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Insight: Modern engines’ demands put pressure on the development of oil technology and sales skills

 Need to know
- Dealers should highlight the money-saving benefits of correct oil choice
- Next-generation oil focuses on low viscosity
- Servicing intervals won’t be reduced due to high stress on new downsized engines
- Customer knowledge varies dramatically

Engine technology is constantly evolving. Cars are going further on less fuel, engines are lasting longer, warranties are covering vehicles for longer periods of time and customer expectations continue to increase.

There is no denying that economical vehicles have become a powerful sales tool and carmakers are continuing to push cash into green technologies. Average new car CO2 emissions fell to a new low of 138.1g/km in 2011 and have fallen by more than 20% in the past 10 years.

The environmental and economic performance are so highly developed within engines that they can only be achieved with the correct lubricant.

The efficiency elements within a vehicle are based on all the moving parts being correctly lub-ricated at the optimum level, quickly, efficiently and constantly at a given range of temperatures.

As engines continue to develop in line with emissions regulations, the lubricants must develop in line with, if not ahead of, them, meaning that oil companies must invest time, effort and money on research and development.

With the demand for green vehicles comes the need for the right engine oil.

So, what are oil manufacturers doing to keep on top of automotive technology developments?

New lubricants can pass through 100 formulations prior to approval to ensure that they are the best that they can be for power, performance and protection.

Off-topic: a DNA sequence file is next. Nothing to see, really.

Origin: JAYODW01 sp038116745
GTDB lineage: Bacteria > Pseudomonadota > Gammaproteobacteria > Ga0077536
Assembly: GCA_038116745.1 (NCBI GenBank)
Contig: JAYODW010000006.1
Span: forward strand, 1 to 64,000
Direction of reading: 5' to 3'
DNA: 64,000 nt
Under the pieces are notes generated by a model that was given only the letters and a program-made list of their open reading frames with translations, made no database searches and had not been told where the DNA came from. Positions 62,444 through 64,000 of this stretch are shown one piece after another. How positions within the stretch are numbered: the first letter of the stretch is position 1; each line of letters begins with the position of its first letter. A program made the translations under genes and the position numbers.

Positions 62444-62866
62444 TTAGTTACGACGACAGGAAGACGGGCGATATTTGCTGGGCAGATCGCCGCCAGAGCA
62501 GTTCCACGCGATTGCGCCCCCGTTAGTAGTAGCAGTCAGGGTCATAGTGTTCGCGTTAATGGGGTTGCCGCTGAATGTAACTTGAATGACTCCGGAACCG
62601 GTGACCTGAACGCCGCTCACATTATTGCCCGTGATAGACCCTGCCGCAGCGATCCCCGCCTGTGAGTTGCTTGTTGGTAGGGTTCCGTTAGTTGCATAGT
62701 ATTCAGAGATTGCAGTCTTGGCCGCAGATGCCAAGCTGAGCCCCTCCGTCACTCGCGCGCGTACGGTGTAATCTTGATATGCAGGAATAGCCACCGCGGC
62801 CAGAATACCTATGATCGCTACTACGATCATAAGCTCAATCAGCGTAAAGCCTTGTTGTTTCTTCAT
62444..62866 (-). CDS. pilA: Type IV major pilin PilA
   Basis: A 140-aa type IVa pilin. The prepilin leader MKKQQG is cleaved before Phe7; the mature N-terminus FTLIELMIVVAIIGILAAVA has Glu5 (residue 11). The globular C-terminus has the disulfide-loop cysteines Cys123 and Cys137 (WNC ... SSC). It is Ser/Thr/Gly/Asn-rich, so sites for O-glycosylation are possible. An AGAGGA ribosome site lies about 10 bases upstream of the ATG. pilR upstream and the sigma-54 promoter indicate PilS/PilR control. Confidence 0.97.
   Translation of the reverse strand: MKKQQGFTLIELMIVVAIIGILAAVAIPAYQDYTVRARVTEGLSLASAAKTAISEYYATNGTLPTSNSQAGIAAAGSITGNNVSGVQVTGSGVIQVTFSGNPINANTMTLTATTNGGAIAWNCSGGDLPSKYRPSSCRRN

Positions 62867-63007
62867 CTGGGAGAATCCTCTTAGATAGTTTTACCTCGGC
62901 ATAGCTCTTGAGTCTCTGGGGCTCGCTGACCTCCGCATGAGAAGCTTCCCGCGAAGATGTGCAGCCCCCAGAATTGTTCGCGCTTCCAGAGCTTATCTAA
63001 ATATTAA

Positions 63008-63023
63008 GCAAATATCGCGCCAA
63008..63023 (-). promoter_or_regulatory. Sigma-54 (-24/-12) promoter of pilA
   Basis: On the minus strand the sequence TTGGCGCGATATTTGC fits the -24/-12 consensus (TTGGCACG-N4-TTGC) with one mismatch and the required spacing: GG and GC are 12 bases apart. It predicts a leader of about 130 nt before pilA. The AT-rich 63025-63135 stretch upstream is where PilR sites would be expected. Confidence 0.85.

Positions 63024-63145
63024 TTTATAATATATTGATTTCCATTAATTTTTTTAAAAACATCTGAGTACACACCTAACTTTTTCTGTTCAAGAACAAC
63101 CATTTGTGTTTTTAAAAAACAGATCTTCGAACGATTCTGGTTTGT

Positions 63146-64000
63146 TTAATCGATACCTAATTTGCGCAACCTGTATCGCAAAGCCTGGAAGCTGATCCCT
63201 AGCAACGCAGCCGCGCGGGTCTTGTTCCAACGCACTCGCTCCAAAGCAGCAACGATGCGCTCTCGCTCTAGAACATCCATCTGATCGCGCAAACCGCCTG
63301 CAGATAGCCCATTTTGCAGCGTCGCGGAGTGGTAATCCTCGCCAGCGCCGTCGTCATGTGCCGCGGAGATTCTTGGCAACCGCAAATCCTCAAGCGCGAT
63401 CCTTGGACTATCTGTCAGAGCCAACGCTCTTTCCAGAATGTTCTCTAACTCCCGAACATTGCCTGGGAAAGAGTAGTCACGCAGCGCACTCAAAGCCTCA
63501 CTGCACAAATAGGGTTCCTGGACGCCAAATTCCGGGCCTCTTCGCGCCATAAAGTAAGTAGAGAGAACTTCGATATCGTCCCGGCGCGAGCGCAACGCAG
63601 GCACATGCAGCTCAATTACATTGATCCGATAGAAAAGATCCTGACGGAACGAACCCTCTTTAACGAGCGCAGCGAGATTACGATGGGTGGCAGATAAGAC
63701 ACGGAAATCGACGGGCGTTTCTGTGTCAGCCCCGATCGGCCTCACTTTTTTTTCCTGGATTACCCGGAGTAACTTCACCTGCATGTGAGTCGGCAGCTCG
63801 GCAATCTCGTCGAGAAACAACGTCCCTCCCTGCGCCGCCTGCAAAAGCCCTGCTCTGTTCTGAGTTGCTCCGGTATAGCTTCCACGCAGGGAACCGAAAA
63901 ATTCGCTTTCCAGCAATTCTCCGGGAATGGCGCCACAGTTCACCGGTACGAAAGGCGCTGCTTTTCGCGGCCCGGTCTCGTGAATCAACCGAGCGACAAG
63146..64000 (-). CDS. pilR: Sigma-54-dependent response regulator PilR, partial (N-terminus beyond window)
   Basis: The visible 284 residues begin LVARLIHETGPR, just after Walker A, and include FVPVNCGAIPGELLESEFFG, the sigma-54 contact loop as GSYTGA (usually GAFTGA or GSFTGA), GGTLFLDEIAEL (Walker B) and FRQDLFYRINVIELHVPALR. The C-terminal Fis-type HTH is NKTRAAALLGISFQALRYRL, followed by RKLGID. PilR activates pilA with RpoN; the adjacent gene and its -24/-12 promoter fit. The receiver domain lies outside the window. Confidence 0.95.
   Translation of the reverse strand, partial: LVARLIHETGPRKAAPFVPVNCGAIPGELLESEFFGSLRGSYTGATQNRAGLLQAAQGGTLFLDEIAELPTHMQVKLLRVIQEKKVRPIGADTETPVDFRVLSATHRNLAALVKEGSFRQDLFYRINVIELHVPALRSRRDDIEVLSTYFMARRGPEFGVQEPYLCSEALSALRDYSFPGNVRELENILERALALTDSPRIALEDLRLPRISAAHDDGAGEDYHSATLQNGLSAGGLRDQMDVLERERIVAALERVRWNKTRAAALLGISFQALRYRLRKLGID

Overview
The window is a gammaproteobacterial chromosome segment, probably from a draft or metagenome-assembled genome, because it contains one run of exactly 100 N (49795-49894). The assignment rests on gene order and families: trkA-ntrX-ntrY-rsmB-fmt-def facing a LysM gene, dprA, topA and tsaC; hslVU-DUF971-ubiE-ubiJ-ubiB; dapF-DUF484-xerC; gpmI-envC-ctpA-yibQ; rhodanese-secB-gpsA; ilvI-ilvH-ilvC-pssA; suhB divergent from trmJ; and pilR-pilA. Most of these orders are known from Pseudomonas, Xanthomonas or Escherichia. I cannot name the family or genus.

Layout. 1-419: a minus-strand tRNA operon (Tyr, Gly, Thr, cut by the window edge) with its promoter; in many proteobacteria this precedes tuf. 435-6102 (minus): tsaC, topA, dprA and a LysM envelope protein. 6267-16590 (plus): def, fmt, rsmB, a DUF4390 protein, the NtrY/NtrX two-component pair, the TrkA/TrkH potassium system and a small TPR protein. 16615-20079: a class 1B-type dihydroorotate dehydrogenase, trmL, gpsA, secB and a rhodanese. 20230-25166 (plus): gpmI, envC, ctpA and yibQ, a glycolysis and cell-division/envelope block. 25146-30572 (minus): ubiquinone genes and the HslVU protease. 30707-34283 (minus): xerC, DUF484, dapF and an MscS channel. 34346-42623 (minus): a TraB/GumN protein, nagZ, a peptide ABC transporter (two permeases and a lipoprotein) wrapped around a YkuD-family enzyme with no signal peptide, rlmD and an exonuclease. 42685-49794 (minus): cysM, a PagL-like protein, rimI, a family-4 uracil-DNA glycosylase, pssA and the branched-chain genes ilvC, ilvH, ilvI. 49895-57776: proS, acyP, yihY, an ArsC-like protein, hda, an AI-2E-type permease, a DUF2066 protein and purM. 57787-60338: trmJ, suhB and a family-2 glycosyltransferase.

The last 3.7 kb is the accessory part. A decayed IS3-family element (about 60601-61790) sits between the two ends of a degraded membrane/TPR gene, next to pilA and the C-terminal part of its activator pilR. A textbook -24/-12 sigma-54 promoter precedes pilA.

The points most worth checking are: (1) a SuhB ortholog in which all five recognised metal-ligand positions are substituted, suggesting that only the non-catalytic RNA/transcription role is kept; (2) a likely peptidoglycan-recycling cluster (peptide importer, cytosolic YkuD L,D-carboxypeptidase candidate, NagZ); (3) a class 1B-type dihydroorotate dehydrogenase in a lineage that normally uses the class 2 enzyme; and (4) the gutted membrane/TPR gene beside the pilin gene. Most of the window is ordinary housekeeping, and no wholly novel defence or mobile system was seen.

Companies like Q8Oils have reacted to the industry’s continued pursuit of efficiency with a range of synthetic engine oils which have ‘advanced molecular polymers’. These high-performance engine oils offer added viscosity, which helps to withstand the added pressures that low emission vehicles place on engines.

Shell is working with manufacturers on next-generation extremely low viscosity formulations or fluids capable of both lubricating the engine and cooling high energy density battery systems without risk of electrical breakdown.

One example of successful collaboration is the work Shell carried out with Gordon Murray Design (GMD). GMD recently developed a lightweight city car with a 660cc, low-friction engine. Working with GMD, Shell developed a concept lubricant outside current industry oil specifications.

The resulting 0W-10 lubricant contributed to fuel savings of up to 6.5% (compared to conventional 10W-30 oil widely used in European markets) on an urban cycle designed to mimic city driving. Besides that, Shell says that by working with motorsports teams like Ferrari, experimental research and development help shape its future product launches.

At ExxonMobil its newest projects focus on low viscosity, fully synthetic engine oils.